Dec. 20, 2011 -- The Arizona-born man accused by Iran of being a spy for the CIA never had any intelligence training while serving in the U.S. military, according to Marine Corps records, despite Iranian claims.
Service records provided to ABC News show Iranian-American Amir Hekmati enlisted in the Marines after graduating high school in Flint, Mich., in 2001 and joined the infantry, completing basic training at Camp Pendleton in California. The 28-year-old briefly attended the Defense Language Institute for the Marines in Monterey, Calif., and his father told ABC News he worked as a translator, but records show Hekmati was officially a rifleman only. A Marine spokesperson said it was possible he could have served as a translator for his Marine unit in a more informal capacity.
Hekmati was deployed abroad where he was awarded a Combat Action Ribbon, which is given to Marines that at some point were in direct combat with the enemy, the records say. He steadily rose as an enlisted man in the Marines until he completed his service in 2005 as a sergeant with a Good Conduct Medal, among other distinctions. Not a single time do the records mention any training in military intelligence.
Hekmati appeared on Iranian television on Sunday where he seemed to calmly confess to being a spy for the CIA, tasked with infiltrating the Iranian intelligence ministry after receiving a decade of military intelligence training. The Iranian program claimed he was a former soldier in the U.S. Army and then an Army contractor, and showed ID cards supposedly to back up the claim. An Army spokesperson told ABC News Monday that no one matching Hekmati's name has a service record there.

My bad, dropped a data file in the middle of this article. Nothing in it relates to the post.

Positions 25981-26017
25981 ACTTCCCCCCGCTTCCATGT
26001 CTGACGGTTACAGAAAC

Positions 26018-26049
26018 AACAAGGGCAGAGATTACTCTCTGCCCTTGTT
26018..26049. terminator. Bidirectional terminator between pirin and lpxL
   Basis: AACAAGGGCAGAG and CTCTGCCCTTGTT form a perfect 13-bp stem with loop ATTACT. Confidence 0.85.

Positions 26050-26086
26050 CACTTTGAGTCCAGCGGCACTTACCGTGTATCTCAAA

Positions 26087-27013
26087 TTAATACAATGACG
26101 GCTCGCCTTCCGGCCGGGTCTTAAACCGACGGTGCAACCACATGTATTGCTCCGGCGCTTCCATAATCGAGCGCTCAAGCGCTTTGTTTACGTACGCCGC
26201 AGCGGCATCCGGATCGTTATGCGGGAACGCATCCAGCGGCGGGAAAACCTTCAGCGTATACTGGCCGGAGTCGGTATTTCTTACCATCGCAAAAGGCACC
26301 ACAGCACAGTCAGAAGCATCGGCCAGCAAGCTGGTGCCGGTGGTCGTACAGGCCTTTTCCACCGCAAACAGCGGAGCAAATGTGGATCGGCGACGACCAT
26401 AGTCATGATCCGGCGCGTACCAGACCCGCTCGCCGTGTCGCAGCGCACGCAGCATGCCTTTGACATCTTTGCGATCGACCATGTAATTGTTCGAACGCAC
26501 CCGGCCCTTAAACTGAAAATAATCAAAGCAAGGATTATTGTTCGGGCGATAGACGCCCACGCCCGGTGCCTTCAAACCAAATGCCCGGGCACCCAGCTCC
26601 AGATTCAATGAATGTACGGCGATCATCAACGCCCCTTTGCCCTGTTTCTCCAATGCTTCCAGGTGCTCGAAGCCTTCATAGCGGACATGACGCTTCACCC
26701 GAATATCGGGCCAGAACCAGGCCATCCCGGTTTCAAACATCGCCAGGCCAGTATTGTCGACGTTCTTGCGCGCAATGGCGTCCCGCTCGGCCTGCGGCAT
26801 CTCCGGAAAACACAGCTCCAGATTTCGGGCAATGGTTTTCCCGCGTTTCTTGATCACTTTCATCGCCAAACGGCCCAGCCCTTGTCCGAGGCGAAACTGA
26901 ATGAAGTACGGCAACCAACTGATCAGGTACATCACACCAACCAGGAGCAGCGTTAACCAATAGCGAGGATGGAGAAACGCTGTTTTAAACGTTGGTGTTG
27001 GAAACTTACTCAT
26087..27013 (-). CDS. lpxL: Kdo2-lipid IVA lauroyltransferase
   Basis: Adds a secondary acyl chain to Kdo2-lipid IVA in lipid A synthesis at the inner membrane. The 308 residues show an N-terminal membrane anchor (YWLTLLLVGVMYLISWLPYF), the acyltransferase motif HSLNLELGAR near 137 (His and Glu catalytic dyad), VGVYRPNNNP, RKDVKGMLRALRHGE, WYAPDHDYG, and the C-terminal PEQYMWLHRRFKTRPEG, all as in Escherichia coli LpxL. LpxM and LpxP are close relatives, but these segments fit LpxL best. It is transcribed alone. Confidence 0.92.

Ali Hekmati, Amir's father, told ABC News Monday the Iranian claims were "a bunch of lies" and he believes his son was forced to give a false confession. The elder Hekmati said his son, whose entire immediate family lives in America, had been arrested in Iran four months earlier while he was visiting his two Iranian grandmothers.
"My son is no spy. He is innocent. He's a good fellow, a good citizen, a good man," said Hekmati, a biology professor at Mott Community College in Michigan. "I am absolutely afraid to death... I don't know what they're going to do with him."
The elder Hekmati said his son did go to work for a contractor after his Marine service, but insisted he never had intelligence training there either. The Associated Press reported Hekmati briefly worked for the major security contractor BAE Systems before going to work for another contractor in Qatar before his arrest.
The CIA declined to comment Monday, but one U.S. official said, "Whoever this young American is, he is obviously under duress and in the hands of an enemy. His safety is paramount."
Ali Hekmati said that since his son's arrest, he's had no direct contact and Amir was only allowed a couple visits by his Iranian grandmothers while in custody. He has not been provided a lawyer, Ali Hekmati said.
State Department spokesperson Victoria Nuland said Monday the State Department has been providing consular assistance to Hekmati's family, who first reported his detention in September. Nuland declined to elaborate on Hekmati's wellbeing, citing privacy concerns. The U.S. has requested access to Hekmati but has yet to receive it, Nuland said.
ABC News' Rym Momtaz, Gerard Middleton and Kirit Radia and The Associated Press contributed to this report.